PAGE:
Residents in Whaley Bridge are hoping to hear on Wednesday that they can return to their homes after being evacuated last week.
Derbyshire Police Deputy Chief Constable Rachel Swann said she was expecting “good news” from an inspection of the dam following efforts to prevent it collapsing.
“We have obviously been pumping the water out and it has gone down at a fast speed,” she said.
“It is now beyond 9.5 metres. We will keep draining the water until it is safe to stop.
“What we need to do is just to check the reservoir is fit for when it rains again and we have got a yellow weather warning.”
Hundreds evacuated from Whaley Bridge have been left “increasingly fed-up” as only a small number were able to return to their homes on Tuesday.
At a meeting in a school in neighbouring Chapel-en-le-Frith, the remaining residents were told they had to wait until after noon on Wednesday before a decision could be made on whether they could go back.
Derbyshire Police previously said those evacuated from the town must wait until experts decide that Toddbrook Reservoir’s damaged dam is “absolutely safe”.
Despite most people having to wait, representatives of the police and the Environment Agency said the water level had dropped way below the target of eight to 9.5 metres.
Police said a safe water level at the reservoir had been reached after around 17% of the reservoir’s capacity had been pumped out.
Residents were also told engineers would assess the damage to the wall before making a decision on allowing more people to return.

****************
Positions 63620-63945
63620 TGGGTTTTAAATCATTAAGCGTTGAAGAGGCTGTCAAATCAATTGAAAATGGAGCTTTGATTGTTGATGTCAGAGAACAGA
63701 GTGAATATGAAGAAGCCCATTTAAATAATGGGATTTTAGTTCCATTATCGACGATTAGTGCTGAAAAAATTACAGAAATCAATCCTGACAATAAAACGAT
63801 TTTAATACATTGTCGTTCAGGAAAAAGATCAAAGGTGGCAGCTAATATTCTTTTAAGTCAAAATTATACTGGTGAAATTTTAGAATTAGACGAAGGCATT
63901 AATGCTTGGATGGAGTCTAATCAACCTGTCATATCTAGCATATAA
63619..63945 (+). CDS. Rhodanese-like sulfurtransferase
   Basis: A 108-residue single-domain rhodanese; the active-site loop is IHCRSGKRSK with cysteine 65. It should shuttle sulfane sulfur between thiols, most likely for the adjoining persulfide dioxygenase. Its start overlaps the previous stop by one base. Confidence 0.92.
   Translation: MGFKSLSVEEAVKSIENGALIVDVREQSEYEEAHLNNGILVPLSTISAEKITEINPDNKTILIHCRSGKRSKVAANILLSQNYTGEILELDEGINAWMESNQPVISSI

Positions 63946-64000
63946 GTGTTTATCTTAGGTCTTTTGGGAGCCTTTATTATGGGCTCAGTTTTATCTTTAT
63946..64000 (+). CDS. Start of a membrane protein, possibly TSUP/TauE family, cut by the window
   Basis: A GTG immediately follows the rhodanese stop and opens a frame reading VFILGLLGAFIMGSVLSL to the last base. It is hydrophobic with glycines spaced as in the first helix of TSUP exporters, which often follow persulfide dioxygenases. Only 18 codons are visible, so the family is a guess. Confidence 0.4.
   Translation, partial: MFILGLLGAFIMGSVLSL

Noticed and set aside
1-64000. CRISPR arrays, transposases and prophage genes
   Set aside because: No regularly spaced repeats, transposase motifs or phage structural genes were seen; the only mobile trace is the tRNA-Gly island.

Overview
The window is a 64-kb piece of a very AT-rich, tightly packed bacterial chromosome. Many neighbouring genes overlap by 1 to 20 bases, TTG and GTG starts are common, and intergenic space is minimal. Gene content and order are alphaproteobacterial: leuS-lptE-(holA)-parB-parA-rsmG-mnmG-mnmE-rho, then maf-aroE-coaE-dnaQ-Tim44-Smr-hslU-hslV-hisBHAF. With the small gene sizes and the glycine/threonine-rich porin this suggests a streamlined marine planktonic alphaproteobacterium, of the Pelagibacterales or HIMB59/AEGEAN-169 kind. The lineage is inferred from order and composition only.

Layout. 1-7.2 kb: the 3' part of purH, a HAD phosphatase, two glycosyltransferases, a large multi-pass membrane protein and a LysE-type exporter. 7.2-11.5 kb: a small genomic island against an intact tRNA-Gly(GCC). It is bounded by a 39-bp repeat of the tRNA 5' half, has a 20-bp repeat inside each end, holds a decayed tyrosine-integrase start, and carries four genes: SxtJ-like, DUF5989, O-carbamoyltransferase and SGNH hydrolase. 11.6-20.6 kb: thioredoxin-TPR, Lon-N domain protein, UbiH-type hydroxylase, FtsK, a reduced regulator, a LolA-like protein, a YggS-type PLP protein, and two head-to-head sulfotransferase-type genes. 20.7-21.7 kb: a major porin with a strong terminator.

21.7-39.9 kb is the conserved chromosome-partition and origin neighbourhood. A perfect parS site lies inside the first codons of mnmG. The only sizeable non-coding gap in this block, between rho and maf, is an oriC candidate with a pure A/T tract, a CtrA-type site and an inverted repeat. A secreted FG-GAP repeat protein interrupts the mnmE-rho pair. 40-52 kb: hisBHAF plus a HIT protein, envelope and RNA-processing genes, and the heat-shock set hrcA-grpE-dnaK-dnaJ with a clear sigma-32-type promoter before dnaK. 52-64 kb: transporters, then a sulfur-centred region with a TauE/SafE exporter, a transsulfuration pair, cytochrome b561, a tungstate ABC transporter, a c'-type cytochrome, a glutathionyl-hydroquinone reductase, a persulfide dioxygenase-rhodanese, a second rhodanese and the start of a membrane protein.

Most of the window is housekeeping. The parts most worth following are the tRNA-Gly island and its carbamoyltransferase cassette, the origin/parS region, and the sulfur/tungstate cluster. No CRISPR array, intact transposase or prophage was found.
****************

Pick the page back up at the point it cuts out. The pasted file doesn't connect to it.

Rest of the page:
The Met Office has issued a yellow weather warning covering much of England, including the Derbyshire town, on Friday and Saturday.
One resident who has returned, John Lomas, said: It’s great to be back home. All the services guys have done an excellent job, I’m very proud of them all.”
Another returning resident, Melissa Broxup, said the last few days had been “a nightmare. An absolute nightmare”.
“I’ve not been able to go anywhere and Whaley is so quiet. Everyone in Whaley has been amazing. It’s not easy.”
Asked what it was like to be one of the first to be let back in, she said: “It’s great. I can finally get some sleep. I just can’t wait to get back in my flat.
“I’m happy but on the other side I’m gutted for those who can’t come back.”
An RAF Chinook was again drafted in on Tuesday to help the previously dropped bags of aggregate settle into place.
RAF Regional Liaison Officer for the North West, Wing Commander Gary Lane, said: “The work we have done is just finding its feet.
“When you put a load of aggregate down it needs stamping in, we’ve not been able to flatten that because it has just been dropped.”
Addressing what would happen once people are given the green light to return home, Ms Swann said all cordons would be lifted and roads would go back to normal.
In the meantime, she insisted that security measures were still in force in the area after reports of burglaries and prowlers.
Ms Swann said: “We can assure you that security of the area continues. We are using drones regularly to patrol the area.”
Members of the public at the meeting were also told the dam would eventually have to be rebuilt.
A spokesman for the Canal and Rivers Trust said: “We are very much in the emergency phase now and we are currently repairing and carrying out construction work.
“It is a long-term construction project, but we will not have started from scratch. It could take 18 months, two years, three years, who knows?”